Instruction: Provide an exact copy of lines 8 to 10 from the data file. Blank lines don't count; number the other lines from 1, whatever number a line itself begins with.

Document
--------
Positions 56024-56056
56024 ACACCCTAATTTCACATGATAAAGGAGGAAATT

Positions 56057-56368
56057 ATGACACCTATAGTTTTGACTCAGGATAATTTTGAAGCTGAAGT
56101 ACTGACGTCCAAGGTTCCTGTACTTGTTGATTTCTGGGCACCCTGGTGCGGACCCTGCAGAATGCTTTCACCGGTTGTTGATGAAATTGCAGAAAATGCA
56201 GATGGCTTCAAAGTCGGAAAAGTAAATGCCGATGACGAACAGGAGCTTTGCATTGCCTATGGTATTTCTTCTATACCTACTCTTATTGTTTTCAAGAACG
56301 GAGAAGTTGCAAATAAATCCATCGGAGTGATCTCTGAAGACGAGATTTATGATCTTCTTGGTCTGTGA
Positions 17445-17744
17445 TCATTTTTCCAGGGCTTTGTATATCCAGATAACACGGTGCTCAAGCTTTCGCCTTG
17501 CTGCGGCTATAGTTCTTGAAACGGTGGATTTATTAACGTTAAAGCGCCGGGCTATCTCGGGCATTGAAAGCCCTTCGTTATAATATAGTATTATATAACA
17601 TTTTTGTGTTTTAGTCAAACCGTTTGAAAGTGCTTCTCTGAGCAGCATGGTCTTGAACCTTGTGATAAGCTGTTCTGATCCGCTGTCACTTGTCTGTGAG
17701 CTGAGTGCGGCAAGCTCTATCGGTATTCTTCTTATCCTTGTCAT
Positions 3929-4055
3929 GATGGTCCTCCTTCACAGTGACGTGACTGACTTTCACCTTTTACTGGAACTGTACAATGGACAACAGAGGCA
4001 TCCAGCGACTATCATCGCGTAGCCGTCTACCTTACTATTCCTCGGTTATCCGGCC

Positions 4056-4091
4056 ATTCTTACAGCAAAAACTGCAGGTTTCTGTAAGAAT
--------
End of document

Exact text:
Positions 17445-17744
17445 TCATTTTTCCAGGGCTTTGTATATCCAGATAACACGGTGCTCAAGCTTTCGCCTTG
17501 CTGCGGCTATAGTTCTTGAAACGGTGGATTTATTAACGTTAAAGCGCCGGGCTATCTCGGGCATTGAAAGCCCTTCGTTATAATATAGTATTATATAACA